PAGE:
The National Assessment Governing Board conducts its work and carries out its responsibilities through five standing committees. The full Board and its committees meet quarterly. Additional business is conducted through teleconferences and other in-person meetings, as necessary. Committees monitor external contracts; prepare and recommend procedures for reporting and disseminating results of the National Assessment of Educational Progress (NAEP); review and recommend test content for NAEP; and recommend policies to the full Board to guide other NAEP activities.
As specified in Public Law 107–279, the Board's responsibilities include:
- Selecting subject areas to be assessed
- Developing appropriate student achievement levels
- Developing assessment objectives and test specifications that produce an assessment that is valid and reliable, and are based on relevant widely accepted professional standards
- Designing the methodology of the assessment
- Developing guidelines for reporting and disseminating results
- Developing standards and procedures for regional and national comparisons
- Approving all cognitive and noncognitive NAEP items
- Taking appropriate actions needed to improve the form, content, use, and reporting of results
- Planning and executing the initial public release of National Assessment of Educational Progress reports
The National Assessment Governing Board meets quarterly to make decisions on the National Assessment of Educational Progress (NAEP), including the subjects NAEP measures and the frameworks of assessments that students eventually take. This site contains recent and current actions, along with more details of this independent and bipartisan Governing Board.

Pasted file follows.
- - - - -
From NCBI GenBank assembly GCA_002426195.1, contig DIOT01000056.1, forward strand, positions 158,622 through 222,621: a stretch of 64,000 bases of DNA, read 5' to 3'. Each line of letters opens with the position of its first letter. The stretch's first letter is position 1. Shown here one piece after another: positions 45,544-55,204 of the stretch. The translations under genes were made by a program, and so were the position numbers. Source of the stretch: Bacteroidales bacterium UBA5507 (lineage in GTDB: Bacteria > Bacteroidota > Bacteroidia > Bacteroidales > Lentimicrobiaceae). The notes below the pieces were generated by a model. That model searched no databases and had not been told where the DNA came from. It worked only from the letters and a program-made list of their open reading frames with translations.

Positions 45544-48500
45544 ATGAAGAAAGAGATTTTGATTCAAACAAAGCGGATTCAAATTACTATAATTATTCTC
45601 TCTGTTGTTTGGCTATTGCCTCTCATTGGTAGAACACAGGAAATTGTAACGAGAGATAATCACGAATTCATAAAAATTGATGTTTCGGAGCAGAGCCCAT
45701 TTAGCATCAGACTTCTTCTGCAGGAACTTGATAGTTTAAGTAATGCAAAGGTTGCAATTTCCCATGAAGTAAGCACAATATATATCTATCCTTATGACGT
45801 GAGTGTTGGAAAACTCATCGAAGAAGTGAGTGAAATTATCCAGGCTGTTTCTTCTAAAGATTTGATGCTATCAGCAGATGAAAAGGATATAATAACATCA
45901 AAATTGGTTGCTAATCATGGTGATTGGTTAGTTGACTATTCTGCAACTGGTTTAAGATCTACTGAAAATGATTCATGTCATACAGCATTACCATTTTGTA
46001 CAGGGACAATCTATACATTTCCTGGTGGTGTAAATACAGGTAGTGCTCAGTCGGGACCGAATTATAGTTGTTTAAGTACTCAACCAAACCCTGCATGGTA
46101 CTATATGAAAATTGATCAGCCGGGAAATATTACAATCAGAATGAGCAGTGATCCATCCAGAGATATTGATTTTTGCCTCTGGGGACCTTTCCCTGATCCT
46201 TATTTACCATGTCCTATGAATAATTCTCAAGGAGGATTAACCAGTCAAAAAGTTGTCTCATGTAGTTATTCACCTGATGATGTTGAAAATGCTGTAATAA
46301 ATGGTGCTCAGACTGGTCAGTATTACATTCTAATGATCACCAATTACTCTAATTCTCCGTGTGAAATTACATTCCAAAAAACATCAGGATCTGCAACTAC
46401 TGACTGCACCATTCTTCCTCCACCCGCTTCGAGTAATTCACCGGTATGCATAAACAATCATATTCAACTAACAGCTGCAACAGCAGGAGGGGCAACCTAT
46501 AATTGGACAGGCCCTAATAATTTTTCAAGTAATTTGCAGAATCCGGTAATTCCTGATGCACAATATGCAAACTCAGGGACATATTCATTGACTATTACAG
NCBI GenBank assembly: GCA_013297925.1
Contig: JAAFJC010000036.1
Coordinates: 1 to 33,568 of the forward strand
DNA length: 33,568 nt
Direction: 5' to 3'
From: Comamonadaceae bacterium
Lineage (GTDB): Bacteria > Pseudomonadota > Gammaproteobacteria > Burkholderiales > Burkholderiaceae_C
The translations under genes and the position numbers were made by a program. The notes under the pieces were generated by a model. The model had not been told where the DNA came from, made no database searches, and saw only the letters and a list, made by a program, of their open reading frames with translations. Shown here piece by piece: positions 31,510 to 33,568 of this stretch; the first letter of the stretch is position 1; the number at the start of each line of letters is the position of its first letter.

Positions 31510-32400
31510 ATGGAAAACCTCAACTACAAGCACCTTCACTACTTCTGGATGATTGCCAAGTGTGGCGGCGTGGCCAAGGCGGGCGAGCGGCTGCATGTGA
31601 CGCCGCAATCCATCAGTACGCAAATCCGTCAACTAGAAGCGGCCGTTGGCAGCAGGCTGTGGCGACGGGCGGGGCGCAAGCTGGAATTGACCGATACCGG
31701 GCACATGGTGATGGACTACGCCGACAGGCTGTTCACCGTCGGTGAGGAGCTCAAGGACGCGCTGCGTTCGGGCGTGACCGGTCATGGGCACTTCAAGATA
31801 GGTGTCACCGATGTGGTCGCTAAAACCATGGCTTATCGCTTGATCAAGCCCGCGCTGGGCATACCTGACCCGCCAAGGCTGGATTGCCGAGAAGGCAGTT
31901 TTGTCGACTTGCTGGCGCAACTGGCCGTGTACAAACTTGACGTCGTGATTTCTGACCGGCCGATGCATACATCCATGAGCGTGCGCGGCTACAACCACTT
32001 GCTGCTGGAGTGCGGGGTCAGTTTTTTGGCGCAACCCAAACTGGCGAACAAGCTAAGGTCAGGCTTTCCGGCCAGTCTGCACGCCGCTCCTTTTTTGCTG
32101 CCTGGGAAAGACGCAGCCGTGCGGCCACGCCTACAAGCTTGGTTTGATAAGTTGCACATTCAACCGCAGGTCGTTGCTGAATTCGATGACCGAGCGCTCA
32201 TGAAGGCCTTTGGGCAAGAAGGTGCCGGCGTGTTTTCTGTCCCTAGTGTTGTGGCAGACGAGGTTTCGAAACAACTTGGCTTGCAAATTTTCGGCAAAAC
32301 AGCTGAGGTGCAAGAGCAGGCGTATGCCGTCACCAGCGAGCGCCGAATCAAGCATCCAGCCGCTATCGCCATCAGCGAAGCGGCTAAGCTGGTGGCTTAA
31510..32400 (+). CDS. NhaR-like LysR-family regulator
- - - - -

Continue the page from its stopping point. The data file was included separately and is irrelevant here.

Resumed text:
Committee structure for 2013-2014 will be updated soon.
The Governing Board conducts an extensive and thorough process to nominate Board members, who are appointed by the U.S. Secretary of Education.
First, the Governing Board conducts a broad-based search for nominees nationwide, in the Board categories prescribed by law. The search includes posting the call for nominations on the Board's Web site usually in August and mailing letters to more than 1,400 groups and individuals. In any given year, there are usually four to six openings on the Board, in specific categories such as elementary school principal, business representative, or local school board member.
Then the Governing Board's Nominations Committee receives the nominations and conducts independent ratings of candidate resumes. Based on the independent ratings, the Nominations Committee recommends a slate of six finalists to the full Board for action. The finalists' resumes are submitted to the Secretary for each open category. Finally, the Secretary's office conducts a thorough review of the submitted candidates and usually announces Board appointments in the fall, for terms beginning October 1 of that year. Board appointments are usually for a 4-year term.
A Board incumbent who wishes to seek a second term, and who still qualifies in an open category, can request that his/her name be included in the final slate of candidates sent to the Secretary for consideration. Incumbents may be selected by the Secretary for reappointment to a second term. Board members serve a maximum of two 4-year terms. See our frequently asked questions and read testimonials from current and former Board members.